If Copeland increases visitor numbers by just one per cent it could boost the local economy by almost £2 million, a high profile summit was told.

Delegates at the first Copeland Tourism Summit were urged to make more of the west coast.

The county's leaders are also working to apply for Tourism Action Zone status from the Government, to give Cumbria an extra boost.

Transport was also high on the agenda and travel firm Stagecoach told the audience that it wanted to help.

Mayor Mike Starkie hosted the summit at St Bees Management Centre on Friday.

It was in response to a plea from Peter Frost-Pennington, director of Muncaster Castle, at last year's Copeland is Open for Business Conference, that the tourism sector needed to be focused on in the borough.

Speakers at the tourism summit included Gill Haigh, managing director of Cumbria Tourism; Mr Frost-Pennington; Nigel Wilkinson, of Cumbria Local Enterprise Partnership; Steve Ratcliffe, director of sustainable development at the Lake District National Park Authority; Copeland MP Trudy Harrison and Julie Betteridge, executive director of operations at Copeland council.

Mr Starkie told delegates: "There is a real determination that we should shout a lot more about what we have to offer here.

"For the last 60 years, we have become known for innovation and expertise but for thousands of years we have had this God given asset of the landscape and the real impact this can have on the economy of the area.

"A lot of it is taken for granted by the people who live here, but it can make a real difference."

Mr Wilkinson, who also runs Windermere Lake Cruises, told delegates about Cumbria Local Enterprise's Local Industrial Strategy and work that is going on to collate evidence to back a bid for Cumbria to become one of five or six action zones in the UK.

Mrs Haigh told the delegates, who included transport operators, hotel and bed and breakfast owners and visitor attraction bosses, that Copeland had seen a 4.6 per cent increase in tourism numbers.

She said if that increased by one per cent, it would equate to £1.75m.

She said: "Play to your strengths, Copeland. Don't try to be something else – be quirky, be different. The time is right."

Mr Ratcliffe, who is also part of the Lake District National Park Partnership, said its local plan, due to be published in May, has 27 policies which recognise the county is different.

He said: "Now is your moment to give the area the attention it deserves. Think about the experiences you are presenting. You have an opportunity that other places in the Lake District do not."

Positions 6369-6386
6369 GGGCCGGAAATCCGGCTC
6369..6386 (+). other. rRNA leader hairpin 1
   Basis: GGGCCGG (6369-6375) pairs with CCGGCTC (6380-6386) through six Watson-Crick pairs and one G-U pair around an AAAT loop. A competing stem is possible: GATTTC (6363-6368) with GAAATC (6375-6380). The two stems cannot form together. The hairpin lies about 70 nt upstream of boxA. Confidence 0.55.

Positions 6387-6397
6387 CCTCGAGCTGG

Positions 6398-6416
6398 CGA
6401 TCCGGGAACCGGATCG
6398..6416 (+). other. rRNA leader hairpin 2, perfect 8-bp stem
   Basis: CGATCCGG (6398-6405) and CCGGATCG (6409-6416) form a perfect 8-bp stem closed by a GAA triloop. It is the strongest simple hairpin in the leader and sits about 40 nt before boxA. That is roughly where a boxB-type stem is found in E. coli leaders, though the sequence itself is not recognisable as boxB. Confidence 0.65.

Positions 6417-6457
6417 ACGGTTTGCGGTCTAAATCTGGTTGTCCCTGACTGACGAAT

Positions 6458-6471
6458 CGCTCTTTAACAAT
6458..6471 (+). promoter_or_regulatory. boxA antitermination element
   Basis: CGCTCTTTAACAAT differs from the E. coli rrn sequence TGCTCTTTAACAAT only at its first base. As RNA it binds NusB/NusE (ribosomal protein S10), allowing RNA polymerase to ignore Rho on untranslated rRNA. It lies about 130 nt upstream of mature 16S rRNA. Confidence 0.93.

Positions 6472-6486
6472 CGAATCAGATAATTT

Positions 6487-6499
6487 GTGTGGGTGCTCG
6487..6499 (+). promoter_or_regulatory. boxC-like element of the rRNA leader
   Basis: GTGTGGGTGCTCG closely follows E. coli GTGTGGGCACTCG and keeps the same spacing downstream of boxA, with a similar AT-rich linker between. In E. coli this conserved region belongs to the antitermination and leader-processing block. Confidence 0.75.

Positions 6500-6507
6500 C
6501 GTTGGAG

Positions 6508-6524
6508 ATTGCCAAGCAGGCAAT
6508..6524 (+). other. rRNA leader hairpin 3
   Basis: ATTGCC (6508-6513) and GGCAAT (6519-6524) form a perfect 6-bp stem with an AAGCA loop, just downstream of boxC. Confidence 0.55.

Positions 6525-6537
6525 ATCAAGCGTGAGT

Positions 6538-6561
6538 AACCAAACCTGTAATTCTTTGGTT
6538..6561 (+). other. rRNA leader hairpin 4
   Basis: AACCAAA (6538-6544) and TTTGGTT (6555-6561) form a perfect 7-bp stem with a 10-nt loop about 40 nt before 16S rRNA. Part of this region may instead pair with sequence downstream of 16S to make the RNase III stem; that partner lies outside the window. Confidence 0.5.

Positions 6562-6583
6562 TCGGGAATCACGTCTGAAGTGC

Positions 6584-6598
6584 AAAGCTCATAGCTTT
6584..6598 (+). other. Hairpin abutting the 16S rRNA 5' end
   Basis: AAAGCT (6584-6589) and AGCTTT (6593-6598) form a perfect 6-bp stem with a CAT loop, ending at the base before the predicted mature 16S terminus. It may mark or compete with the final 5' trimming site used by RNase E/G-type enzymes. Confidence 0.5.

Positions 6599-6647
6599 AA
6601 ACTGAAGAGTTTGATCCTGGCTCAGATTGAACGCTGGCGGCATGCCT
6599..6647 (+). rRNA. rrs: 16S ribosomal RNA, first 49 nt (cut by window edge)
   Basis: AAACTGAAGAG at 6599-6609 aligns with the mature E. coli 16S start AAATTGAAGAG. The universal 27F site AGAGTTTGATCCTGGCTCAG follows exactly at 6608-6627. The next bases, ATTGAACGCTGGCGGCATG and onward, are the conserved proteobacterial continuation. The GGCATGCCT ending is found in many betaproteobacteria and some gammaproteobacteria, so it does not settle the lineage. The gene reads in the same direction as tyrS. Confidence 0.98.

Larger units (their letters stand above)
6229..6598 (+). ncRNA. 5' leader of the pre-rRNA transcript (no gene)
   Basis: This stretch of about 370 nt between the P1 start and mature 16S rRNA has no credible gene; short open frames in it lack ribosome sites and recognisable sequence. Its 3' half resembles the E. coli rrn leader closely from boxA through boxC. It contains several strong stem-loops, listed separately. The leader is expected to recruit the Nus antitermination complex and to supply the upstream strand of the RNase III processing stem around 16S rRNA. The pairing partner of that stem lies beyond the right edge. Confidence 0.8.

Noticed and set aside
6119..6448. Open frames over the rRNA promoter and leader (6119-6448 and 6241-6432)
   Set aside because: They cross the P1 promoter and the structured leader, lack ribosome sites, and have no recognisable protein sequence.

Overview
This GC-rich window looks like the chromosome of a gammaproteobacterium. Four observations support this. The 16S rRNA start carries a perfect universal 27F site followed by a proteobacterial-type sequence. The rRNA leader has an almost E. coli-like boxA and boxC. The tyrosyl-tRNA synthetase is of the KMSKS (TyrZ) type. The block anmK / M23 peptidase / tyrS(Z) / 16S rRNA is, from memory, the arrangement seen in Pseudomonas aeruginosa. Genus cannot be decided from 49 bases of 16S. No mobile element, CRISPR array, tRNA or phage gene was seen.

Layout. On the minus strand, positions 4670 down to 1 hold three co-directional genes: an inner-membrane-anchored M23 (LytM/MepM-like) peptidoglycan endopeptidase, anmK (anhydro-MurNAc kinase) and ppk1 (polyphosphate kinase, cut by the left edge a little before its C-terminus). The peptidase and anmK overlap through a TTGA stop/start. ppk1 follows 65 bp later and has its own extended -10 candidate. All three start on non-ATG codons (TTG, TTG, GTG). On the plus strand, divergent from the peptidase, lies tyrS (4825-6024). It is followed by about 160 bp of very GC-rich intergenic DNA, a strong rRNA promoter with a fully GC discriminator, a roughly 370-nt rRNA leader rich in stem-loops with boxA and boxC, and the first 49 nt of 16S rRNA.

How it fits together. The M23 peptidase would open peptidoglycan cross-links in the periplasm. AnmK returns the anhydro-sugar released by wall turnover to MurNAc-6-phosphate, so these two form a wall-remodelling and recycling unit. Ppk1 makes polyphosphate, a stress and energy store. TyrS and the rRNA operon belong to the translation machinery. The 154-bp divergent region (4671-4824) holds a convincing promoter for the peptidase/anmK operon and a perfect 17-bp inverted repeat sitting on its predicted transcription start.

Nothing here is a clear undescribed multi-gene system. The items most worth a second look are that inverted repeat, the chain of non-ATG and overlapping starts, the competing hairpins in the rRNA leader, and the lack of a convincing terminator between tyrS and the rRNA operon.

"Speaking as a planning authority, we know we are facilitators of change and not conservors.

"The plan looks at issues and challenges each area faces and what we need to do.

"The coastline is critical as are crossings over the rivers Irt and Esk.

We are looking now at Wasdale and trying to reorientate Wasdale Head and improve toilet provision to help facilitate the people doing the Three Peaks Challenge."

Mr Ratcliffe said sustainable transport could have a part to play in reinvigorating Copeland's tourism offering and added that transport was key, especially along the coast – a point repeated by Mr Starkie, Mr Frost-Pennington and Mrs Harrison.

Mrs Harrison said: "We have got Sunday train services now, but unfortunately, we've had 45 Saturdays of strike action."

Stagecoach Cumbria managing director Mark Whitelocks was in the audience and he told the room: "There has been no mention of bus services. We can be flexible and do more and be more joined up."

Mrs Harrison said she would be pleased to arrange a meeting with Stagecoach to discuss how the firm could help.

Mr Frost-Pennington took delegates through a whistlestop tour of Copeland's highlights via a set of slides.

He said: "Tourism is often seen as a second league industry. It's not. It's premier league. It provides jobs and they aren't Cinderella jobs.

"They are proper tourism jobs.

"It provides facilities. In Ravenglass, there are 300 people. It has a pub, tearoom, B&B and post office all on one street.

"There are three pubs in total in the village. I'm not sure there are many communities of that size which can boast that."